HOTELS and restaurants have had enough time to educate themselves about COVID-19 social distancing rules and can expect police to fine businesses who blatantly disregard public health directives.

This the message from Assistant Commissioner Mike Condon, who backed the plain clothes police officers after they issued four Maranoa region pubs with fines up to $6672.

"When you have been educating the community for four months and you have had various scales of increasing the numbers in hotels and restaurants, everybody knew exactly what the rules were," he said.

"This was an opportunity for businesses to embrace the next level and to get their local economies going again.

"There was a blatant disregard and action was taken."

Roma's Royal on Ninety-Nine and Commonwealth Hotel, Wallumbilla's Federal Hotel and Injune Hotel were each fined.

Federal Hotel owner Samantha Senescall said the fines could not have come at a worse time, with drought and the COVID-19 shutdown draining her business.

MORE: Publican says police acted 'unethical' during COVID-19 blitz

"I have been battling trying to stay afloat for a while," she said.

"I just don't see how we can survive as I can't pay the fine.

"I have borrowed money off family to stay open during this time."

Ms Senescall said eight plain clothed officers arrived about lunch time on Saturday pushing tables together and not signing a visitor register.

Four returned the next day fined the pub for breaches of failing to comply with a public health direction.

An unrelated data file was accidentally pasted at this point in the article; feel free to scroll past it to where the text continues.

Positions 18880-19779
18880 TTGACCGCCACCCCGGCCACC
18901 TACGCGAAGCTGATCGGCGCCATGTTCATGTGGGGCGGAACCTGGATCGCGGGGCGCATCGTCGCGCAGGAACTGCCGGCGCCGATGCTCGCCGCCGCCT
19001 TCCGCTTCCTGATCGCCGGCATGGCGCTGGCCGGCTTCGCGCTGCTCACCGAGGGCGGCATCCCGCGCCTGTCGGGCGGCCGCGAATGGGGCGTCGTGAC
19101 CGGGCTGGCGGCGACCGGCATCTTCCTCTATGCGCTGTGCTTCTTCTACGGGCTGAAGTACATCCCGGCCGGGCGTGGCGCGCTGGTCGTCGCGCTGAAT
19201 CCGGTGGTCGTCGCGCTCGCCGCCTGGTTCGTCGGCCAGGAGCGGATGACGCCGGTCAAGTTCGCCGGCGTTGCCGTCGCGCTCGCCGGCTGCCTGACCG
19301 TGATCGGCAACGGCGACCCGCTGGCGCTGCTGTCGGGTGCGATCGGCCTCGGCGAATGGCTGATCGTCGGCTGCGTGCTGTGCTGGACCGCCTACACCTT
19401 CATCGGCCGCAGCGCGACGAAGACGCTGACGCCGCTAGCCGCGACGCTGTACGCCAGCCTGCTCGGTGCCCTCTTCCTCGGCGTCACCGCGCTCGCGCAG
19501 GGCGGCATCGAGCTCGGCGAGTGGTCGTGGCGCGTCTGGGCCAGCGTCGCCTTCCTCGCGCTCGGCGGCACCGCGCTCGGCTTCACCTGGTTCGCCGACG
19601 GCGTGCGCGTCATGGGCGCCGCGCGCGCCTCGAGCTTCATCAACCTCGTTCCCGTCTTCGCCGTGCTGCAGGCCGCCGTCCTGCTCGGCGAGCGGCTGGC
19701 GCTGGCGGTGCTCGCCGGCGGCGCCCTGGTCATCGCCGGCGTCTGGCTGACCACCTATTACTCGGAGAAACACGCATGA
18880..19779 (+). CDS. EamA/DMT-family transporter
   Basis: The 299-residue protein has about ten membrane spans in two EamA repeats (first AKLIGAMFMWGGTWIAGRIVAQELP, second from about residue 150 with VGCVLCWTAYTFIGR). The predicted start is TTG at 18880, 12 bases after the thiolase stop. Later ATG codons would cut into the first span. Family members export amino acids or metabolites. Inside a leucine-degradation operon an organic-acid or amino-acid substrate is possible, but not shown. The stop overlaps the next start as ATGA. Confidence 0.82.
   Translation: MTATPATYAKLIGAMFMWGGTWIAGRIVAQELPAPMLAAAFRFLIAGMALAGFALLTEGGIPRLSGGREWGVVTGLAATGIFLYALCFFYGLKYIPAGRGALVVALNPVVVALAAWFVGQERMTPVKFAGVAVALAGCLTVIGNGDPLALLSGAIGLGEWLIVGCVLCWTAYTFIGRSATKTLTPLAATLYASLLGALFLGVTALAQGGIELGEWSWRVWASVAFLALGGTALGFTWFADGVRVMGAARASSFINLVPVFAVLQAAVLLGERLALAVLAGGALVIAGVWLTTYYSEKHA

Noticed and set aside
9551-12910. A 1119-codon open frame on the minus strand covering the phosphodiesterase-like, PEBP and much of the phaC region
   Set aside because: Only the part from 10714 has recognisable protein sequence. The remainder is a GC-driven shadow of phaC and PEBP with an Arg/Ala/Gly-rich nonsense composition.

The Royal on Ninety-Nine was also fined after customers did not sign a visitor register.

The fine prompted a wave of criticism from the wider community, with some calling them unfair.

Maranoa MP David Littleproud wrote to Queensland Premier Annastacia Palaszczuk asking her to reconsider the infringement notices. 

The fines were issued just days before the Queensland Government relaxed social distancing rules to allow private gatherings up to 100 people, including for weddings and birthday parties.

AC Condon said Queenslanders had, for most, part followed the Chief Health Officer's directives making the state almost most free.

He said the fines were in place to ensure the recovery remained on track.

"We want to work with you, we want to bring the economy back, but it has to be done in a safe manner that does not impact on the safety of our community," he said.

"This is a disease the kills people."


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